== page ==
Guides & Checklists

Adverse weather and employee travel disruption

Briefing May 2016

This employment law briefing highlights some practical steps that a business can take to reduce the risk of adverse weather affecting an employee’s travel to work.

What disruptions may prevent employees getting to work?

There are several instances in which employees may be prevented from getting to work by major disruptions. The main examples are:

    • Weather – extreme adverse weather conditions (usually heavy snow and ice) can cause road closures and public transport delays or cancellations.
    • Strikes – industrial action on public transport networks such as trains, buses and tubes can prevent some employees travelling to work and make it a very difficult or lengthy journey for others.
    • Flight cancellations or delays – employees are sometimes delayed returning from holiday, requiring an extra day’s annual leave. However, more significant problems occur when airline industry strikes or other major incidents, such as terrorism, cause widespread delays lasting days or sometimes even weeks.

What are the alternatives if an employee cannot get to work?

Homeworking and other workplaces
Consider whether working from home is an option for some employees. Employees should plan ahead and consider taking work home if disruption is forecast. If the business operates at more than one site, consider sending employees to a more accessible site nearer to their home.

Workplace closure
In some cases, depending on the weather conditions or the number of stranded employees, it may not be economical or even safe for a workplace to remain open. Any employees with contractually guaranteed hours or salary will still have to be paid if they are ready and willing to work, unless the business can rely on contractual terms such as a lay-off clause.

Paid annual leave
The business could offer its employees the opportunity to take the absence as paid annual leave, assuming they have sufficient entitlement remaining.

Time off for dependants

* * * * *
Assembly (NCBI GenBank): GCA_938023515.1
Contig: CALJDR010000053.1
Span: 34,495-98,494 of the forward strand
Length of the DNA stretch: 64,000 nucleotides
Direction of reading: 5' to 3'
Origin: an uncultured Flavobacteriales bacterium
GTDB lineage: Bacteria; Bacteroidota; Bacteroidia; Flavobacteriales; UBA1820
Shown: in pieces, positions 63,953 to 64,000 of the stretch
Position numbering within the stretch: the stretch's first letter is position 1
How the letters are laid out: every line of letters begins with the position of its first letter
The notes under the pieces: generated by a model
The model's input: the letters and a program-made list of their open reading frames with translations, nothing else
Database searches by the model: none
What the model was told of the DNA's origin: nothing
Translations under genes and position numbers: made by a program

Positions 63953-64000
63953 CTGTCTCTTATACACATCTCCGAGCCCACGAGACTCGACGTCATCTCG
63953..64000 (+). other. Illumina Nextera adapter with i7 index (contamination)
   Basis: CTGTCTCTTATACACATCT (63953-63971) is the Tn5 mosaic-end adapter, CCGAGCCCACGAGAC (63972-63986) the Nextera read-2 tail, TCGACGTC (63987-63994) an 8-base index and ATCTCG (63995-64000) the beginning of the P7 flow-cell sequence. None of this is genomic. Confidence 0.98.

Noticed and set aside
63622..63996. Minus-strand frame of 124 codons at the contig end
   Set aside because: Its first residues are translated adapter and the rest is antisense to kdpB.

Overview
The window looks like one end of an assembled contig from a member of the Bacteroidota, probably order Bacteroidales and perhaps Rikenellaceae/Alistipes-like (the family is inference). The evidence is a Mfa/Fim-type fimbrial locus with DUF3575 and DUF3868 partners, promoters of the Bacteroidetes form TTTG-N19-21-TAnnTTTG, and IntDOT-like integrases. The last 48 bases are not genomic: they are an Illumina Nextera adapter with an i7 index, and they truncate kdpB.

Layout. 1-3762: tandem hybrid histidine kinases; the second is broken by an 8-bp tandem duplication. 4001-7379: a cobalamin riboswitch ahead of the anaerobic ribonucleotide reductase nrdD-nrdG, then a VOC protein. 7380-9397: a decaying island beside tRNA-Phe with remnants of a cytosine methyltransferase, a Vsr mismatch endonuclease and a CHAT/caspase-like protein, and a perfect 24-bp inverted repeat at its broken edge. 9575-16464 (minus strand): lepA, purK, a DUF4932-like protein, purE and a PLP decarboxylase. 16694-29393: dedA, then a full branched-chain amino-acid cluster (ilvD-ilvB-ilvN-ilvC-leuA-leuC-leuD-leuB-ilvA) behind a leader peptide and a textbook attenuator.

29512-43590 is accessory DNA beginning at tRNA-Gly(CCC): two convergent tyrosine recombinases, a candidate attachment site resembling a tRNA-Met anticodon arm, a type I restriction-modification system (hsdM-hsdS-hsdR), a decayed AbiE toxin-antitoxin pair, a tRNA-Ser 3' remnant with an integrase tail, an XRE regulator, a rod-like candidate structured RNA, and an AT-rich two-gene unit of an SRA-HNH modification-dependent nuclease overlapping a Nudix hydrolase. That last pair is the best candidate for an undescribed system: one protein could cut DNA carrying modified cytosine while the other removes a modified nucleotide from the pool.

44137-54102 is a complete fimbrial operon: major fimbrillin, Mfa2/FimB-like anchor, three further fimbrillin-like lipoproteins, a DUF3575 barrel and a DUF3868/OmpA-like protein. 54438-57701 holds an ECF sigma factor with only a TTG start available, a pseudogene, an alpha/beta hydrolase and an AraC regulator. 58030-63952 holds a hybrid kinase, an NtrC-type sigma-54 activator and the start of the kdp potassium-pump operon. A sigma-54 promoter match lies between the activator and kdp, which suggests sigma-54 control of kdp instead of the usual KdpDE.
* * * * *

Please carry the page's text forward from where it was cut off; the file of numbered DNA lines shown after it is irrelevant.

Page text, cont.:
Employees have a right to take a “reasonable” amount of time off because of the unexpected disruption or termination of a dependant’s care arrangements. Bad weather or other disruption might lead to a school or nursery being closed with the result that an employee has to take the day off to look after children in any case.
In these circumstances, a business cannot force the employee to use up their paid annual leave entitlement, and must not subject the employee to any detriment as a result of exercising this right.

Making up the hours
A business could ask employees who do not want to take annual leave or unpaid leave to make up the lost hours on other days. If the business operates a flexi-time scheme or an annualised hours scheme, the terms of the scheme may already allow this sort of solution. Even where there is no such scheme, the business could reach an agreement with its employees over the lost hours.

Time-limited paid leave
While a business may baulk at the idea of giving unlimited paid leave to stranded employees, an alternative is to give limited paid leave, after which employees must either take unpaid leave, make up the lost hours, or agree to count it against their paid annual leave entitlement. For example, the business may limit paid leave to one or two consecutive days’ absence, or (for instance) three days in any year.

Practical steps to help reduce business risk

      • Develop a business continuity plan by analysing the potential risks to the business (and their likely effects), and formulate a strategy to combat them. Plan for worst-case scenarios and the plan should work for more minor disruptions.
      • Given the potential for legal uncertainty, consider including a clause in employment contracts to specifically authorise deductions from wages.
      • Implement a policy setting out how the business will deal with adverse weather and other major travel disruptions.
      • Publicise the policy internally before any likely period of travel disruption, and ensure that all staff and managers are aware of their responsibilities.
      • Decide whether employees will be paid if they cannot make it to work, and ensure any guidance is applied consistently.
      • Consider the employee relations angle. Deducting pay may harm morale, but paying absent employees may also lead to resentment by those who struggle in, unless they feel their efforts have been recognised in some way.

We can help you

Key to this is ensuring that you have the necessary contractual and policy documentation to support your business. We can help draft this. If any issues arise, we can advise and support you. Please get in touch.

We support businesses from around Guildford, Godalming & London.

Bring your own device (BYOD)

Briefing May 2016

This employment law briefing highlights the potential risks and benefits for businesses of allowing employees to use their own personal mobile devices (such as tablets, smartphones, laptops or notebook computers) for business purposes.

What is bring your own device (BYOD)?

Many employees now own personal mobile devices (such as tablets, smartphones, laptops or notebook computers) that can be used for business purposes. Businesses are receiving an increasing number of requests to allow employees to use these devices at work.

BYOD benefits

BYOD can bring a number of benefits to businesses, including: